I guess I would be more concerned if the sputtering had continued and the CEL had returned, but it has not so I just wonder if something besides a bad plug caused the brief sputtering.

The Van has had zero issues engine wise outside of having to replace the crank shaft sensor and starter which to me is something that would need replacing on a van with 147,000 miles on it. Besides those two things the engine has been purring along.

“I am looking into getting the plugs replaced but may have to save a bit as the Dealership says teh back three are a pain to get to and want $300 to replace the 6 plugs.”

Yes, the rear plugs are very difficult to access, thus leading to high labor costs.
However, replacing just 3 plugs is…NOT a good idea.

In fact, I think (somebody can correct me if I am wrong) that the #6 cylinder is in the rear bank of this engine. In other words, your plan would skip the spark plug that is most likely causing intermittent problems at this point. Intermittent problems soon become chronic problems–especially in the case of things over-aged spark plugs.

Incidentally, the corrrect brand and model specification for your plugs can be found in the Owner’s Manual.
Because engines have a strange way of not running properly with plugs other than the OEM type, I urge you to use the same ones listed in the manual.

I would only have all 6 done. Checked a few non dealership places today and looks like I will be heading back to the dealer, as overall price was only a bit more to have them replace the 6 plugs for $300.

IF you do have a shop replace all 6, ask to see all 6… TWICE now my mom has paid to have the plugs changed on her company cars, TWICE i have purchased the car afterwords, and TWICE the rear plugs were original when I went to pull them.

PS I like the plutnum plugs, single tip…

I always ask for the replaced parts when I get work done, even the belts when I had them replaced.

A wise policy.

I would look at E3 plugs

" The safe bet is to always use the same brand and type plugs the engine came out of the factory with. " I agree there. Many of the plugs sold in the store, are designed to look good and may have a marginal functional advantage, but in real life, the difference between the OEM plugs and the fancy expensive fat wires etc. are looks and price, with almost zero function improvement.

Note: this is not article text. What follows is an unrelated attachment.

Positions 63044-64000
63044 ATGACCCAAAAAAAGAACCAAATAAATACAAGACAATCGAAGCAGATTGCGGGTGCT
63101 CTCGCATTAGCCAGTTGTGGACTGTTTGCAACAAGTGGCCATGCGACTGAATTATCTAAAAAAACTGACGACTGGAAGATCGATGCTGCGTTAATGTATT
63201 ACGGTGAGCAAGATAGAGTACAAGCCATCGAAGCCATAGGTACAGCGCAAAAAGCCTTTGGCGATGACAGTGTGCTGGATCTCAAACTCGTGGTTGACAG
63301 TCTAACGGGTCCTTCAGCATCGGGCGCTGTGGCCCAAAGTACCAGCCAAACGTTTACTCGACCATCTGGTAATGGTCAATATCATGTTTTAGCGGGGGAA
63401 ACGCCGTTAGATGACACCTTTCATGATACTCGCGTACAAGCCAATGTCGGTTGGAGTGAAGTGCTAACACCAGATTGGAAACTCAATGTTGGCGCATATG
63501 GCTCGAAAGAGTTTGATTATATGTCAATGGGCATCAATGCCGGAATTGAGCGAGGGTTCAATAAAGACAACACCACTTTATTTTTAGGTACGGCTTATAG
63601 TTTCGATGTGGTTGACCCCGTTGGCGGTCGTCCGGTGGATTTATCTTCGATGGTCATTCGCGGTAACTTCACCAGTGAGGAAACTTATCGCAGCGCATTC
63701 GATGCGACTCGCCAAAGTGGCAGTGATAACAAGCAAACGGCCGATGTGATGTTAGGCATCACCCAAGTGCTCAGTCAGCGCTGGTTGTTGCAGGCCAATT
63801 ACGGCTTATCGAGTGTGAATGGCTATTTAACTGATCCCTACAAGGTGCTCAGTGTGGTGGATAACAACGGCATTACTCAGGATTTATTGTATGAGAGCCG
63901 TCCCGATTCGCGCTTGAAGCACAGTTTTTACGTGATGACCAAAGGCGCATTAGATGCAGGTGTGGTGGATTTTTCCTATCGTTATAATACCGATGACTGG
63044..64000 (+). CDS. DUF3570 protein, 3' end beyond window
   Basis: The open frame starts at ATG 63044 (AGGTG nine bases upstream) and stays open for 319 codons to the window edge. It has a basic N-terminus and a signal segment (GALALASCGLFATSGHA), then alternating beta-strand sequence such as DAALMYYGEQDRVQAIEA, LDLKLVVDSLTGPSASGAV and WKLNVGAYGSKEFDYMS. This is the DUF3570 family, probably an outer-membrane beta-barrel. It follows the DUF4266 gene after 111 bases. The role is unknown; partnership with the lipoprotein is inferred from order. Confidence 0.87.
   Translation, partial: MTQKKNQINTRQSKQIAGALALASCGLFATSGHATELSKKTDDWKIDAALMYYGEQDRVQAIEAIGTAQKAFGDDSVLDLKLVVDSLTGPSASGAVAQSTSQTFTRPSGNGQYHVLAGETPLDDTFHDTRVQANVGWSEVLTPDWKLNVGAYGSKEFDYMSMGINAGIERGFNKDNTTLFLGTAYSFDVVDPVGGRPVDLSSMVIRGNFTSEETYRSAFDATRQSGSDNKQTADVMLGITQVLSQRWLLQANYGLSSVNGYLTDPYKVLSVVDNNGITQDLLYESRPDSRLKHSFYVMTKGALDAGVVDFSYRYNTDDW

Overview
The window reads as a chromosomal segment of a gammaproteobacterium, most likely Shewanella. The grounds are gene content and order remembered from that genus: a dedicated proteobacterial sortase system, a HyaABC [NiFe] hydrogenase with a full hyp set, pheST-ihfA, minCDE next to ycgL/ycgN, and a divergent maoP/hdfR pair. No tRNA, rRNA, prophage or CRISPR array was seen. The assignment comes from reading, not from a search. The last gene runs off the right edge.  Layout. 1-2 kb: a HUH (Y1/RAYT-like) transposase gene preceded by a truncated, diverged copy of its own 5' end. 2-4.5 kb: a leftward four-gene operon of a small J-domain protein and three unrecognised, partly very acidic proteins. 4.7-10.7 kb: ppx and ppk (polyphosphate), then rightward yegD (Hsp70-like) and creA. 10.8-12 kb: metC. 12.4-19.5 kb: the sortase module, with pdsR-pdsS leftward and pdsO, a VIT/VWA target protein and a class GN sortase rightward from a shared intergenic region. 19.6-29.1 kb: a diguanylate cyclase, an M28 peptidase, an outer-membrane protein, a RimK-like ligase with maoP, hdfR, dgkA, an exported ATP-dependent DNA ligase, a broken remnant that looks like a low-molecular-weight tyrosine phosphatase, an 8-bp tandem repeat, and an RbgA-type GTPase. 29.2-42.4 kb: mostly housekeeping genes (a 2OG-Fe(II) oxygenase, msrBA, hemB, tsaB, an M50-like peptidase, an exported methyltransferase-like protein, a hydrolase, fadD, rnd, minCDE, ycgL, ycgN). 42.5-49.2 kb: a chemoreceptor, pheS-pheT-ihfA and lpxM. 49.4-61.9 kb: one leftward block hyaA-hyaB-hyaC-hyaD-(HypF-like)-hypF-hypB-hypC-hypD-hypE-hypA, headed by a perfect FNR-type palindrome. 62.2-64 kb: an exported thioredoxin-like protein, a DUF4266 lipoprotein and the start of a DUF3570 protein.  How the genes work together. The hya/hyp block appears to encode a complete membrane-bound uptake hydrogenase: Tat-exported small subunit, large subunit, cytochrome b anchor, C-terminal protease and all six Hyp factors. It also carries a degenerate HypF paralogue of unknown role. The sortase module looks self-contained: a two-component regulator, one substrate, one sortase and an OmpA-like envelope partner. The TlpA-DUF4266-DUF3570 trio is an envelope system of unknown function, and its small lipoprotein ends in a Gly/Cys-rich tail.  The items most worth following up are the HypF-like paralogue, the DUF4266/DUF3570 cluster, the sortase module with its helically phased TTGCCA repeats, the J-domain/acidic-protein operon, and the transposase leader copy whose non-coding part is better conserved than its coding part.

Unless your car is modified, it is usually best to stick with the OEM stuff.

One slight exception would be the fancy long life plugs for those many cars that have hard to reach plugs and they may benefit convenience. However leaving any plug in too long can just make the job and cost far higher in the long run.

The OP asked about coil on plugs (COPs) and I have some experience with them. A COP should last forever, but they don’t. Some cars have more trouble with COPs than others, I have an '04 Ford T’bird and this motor has COP issues.

There is a spring covered with a rubber “boot” that bridges the distance between the COP and the top of the spark plug. These boots deteriorate over time, heat is the main factor. At some point the boots allow the spark to jump to ground without firing the plug and you get a misfire. After a lot of misfires this grounding will burn out the COP itself.

On the back (hard to reach plugs) I’d suggest you replace at least the rubber boots when you change the plugs, and perhaps even the COPs too. A COP is pricey, but a set of boots is cheap and NAPA stores seem to carry boot sets.

As for the brand and type of plug, I buy whatever the owner’s manual recommends and/or what the mfgr used in the motor from the factory.

Your van probably came from the factory with platinum plugs. That’s what I’d replace them with. Platinum plugs are pretty inexpensive and will usually last 100K+ miles. I always put anti seize on the threads of new plugs to assist in removal next time they need to be changed.